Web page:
The men and women singled out by the Gazette feared more than damaged reputations. Though the Boston Massacre looms large in popular memory, that event was just one of many outbreaks of violence during the winter of 1769-1770. Those named by the Gazette were repeatedly targeted by crowds of angry Bostonians who broke their windows, seized their property, and assaulted their persons. John Mein, editor of the anti-boycott Boston Chronicle, fled to London in November of 1769 after a mob destroyed his offices and attacked him with shovels and pistols. Patrick McMasters was abducted from his home, dragged to the city limits, and forced to run the gauntlet.  Ame and Elizabeth Cummings, orphaned sisters who sold imported lace and satin to support themselves, were the victims of intense intimidation:
we was alarmed with a violent Skreeming Kill him Kill him, I fleu to the Windue . . . a larg Mob of [about?] a thousand Man & boys aranged themselves befor our Dorr & on a Kart a Man was Exibited as we thought in a Gore of Blood; . . . [the attackers] posted him on a kart tar[re]d him all over the town then fathered him all under our windo thin carid him threu the town.
The threats reached a crescendo on February 22, when suspected importers arose to find their windows smeared with tar and feathers. Theophilus Lillie’s shop was decorated with a wooden effigy of its owner’s head impaled on a spike. When Lillie’s neighbor, Ebenezer Richardson, attempted to remove the effigy, a crowd of boys pelted him with ice, rocks, and feces. Richardson retreated into his house, but the barrage continued, shattering Richardson’s windows, breaking down his door, and injuring his wife. Richardson responded with a blast of birdshot that left 11-year-old Christopher Snider dead and several teenagers injured.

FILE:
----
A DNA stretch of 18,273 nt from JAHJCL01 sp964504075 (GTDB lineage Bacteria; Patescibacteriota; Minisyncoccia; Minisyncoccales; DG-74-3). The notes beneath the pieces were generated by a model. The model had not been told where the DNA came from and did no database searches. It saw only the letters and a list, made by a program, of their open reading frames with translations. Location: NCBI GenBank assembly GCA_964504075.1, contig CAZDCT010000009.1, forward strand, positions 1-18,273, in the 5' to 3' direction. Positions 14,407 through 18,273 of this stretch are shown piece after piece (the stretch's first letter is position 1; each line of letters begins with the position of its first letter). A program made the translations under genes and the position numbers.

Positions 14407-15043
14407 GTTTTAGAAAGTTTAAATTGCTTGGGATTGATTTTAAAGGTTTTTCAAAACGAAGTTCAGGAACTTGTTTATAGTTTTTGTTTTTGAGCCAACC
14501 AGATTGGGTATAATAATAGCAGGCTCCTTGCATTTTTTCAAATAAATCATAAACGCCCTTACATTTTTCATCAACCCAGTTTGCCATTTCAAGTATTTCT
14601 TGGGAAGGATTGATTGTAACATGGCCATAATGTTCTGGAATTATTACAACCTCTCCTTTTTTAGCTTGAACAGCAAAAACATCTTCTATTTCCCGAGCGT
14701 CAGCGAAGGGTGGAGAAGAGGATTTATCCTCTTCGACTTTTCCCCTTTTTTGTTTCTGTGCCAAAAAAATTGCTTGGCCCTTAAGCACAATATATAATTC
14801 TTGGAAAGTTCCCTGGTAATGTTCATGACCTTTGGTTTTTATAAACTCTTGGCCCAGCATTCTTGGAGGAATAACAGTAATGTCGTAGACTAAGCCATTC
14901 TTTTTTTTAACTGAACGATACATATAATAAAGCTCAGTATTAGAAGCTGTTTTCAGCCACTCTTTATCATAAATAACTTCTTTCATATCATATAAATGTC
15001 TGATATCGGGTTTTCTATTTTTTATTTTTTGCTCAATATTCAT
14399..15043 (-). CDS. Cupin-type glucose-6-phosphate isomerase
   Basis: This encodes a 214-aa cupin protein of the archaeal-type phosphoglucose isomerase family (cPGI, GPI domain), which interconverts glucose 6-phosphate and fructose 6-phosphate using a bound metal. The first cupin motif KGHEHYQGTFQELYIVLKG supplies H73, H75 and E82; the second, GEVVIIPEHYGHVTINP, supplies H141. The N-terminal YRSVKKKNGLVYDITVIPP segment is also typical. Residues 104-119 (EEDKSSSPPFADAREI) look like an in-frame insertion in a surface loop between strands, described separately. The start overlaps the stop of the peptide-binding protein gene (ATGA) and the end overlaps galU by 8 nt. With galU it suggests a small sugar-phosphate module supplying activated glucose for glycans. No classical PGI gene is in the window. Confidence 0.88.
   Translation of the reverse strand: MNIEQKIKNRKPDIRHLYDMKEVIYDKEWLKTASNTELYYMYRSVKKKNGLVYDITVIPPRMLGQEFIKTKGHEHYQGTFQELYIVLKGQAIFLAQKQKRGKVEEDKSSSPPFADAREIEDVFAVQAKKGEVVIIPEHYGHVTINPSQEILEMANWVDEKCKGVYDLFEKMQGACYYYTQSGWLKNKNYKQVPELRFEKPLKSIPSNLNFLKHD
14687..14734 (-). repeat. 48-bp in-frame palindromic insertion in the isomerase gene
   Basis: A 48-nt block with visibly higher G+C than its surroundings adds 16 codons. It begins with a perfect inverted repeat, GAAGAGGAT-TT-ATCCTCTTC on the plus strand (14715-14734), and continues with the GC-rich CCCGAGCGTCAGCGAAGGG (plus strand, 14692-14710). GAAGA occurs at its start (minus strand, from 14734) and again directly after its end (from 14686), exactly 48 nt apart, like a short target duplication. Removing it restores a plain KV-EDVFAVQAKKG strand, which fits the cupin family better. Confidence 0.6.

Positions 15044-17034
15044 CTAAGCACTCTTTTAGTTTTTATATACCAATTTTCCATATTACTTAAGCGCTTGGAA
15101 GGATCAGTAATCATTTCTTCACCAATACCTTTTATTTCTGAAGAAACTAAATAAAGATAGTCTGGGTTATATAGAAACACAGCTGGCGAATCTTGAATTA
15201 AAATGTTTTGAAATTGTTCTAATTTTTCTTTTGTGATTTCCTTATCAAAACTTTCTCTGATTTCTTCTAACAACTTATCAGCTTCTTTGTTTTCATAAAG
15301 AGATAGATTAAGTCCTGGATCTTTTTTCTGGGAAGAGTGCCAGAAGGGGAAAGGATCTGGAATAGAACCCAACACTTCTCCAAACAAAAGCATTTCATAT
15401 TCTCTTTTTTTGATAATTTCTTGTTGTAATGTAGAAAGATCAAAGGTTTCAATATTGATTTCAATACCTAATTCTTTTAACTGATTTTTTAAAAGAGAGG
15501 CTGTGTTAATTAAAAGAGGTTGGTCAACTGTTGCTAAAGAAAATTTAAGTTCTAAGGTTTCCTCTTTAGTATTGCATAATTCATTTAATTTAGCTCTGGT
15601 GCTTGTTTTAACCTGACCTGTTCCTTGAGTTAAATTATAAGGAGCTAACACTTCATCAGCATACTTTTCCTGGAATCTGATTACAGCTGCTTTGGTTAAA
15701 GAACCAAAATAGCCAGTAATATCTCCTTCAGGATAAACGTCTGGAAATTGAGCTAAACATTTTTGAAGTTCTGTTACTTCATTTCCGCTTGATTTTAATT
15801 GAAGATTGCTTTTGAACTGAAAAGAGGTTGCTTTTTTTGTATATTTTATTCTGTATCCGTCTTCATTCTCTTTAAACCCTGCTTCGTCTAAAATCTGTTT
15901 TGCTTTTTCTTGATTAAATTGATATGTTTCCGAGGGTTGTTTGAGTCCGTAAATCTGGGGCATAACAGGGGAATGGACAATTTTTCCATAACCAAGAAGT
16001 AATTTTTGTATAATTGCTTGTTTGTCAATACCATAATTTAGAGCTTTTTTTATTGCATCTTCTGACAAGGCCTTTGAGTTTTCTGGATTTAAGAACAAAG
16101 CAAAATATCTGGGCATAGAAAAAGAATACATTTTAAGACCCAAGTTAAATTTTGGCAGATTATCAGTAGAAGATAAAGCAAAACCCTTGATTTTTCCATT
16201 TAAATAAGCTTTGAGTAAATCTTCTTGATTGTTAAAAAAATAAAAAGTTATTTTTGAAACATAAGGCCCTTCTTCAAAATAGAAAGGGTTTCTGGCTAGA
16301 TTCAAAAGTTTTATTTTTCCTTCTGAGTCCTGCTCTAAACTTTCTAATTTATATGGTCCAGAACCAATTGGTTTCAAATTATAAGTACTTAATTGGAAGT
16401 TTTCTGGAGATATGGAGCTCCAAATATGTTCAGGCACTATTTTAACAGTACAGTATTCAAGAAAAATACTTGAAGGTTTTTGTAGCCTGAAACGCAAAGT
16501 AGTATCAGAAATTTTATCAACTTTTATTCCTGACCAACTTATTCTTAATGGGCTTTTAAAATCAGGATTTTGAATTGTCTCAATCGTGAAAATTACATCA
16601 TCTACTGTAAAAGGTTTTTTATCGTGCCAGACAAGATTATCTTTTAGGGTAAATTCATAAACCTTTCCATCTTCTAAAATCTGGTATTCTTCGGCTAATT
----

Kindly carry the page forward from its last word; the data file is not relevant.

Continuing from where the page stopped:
Snider’s death electrified the city. The Gazette devoted the greater part of a page to coverage of this “barbarous murder,” proclaiming that Snider was “the first whose LIFE has been a Victim to the Cruelty and Rage of Oppressors!”  On February 26, two thousand Bostonians paraded Snider’s coffin through the streets as thousands more looked on. Coverage of the funeral dominated the March 5 edition of the Gazette, including the rumor that Richardson would escape prosecution. That night, a crowd of enraged civilians confronted British Regulars near the State House. When the chaos of clubs and gunfire subsided, five civilians lay dead or dying in the street and the fragile peace lay in shambles.

When James Hearsy and William Bradley crossed the threshold of William Jackson’s shop on that January day, they stepped onto a minefield where everyday actions served as proxies for imperial politics. The tea, glass, and printed cotton that would bring a touch of refinement to their rural farmsteads had become symbols of a distant King’s high-handed tyranny, their choice of merchants a statement of misplaced loyalty. They had not changed, but the ground had shifted. Over the next decade, as the American colonies lurched toward an unexpected independence, ordinary men and women scrambled to find a new equilibrium. As the voice of the nascent revolution, the Boston Gazette defined new standards for patriotism and encouraged its readers to enforce them for the good of the emerging nation.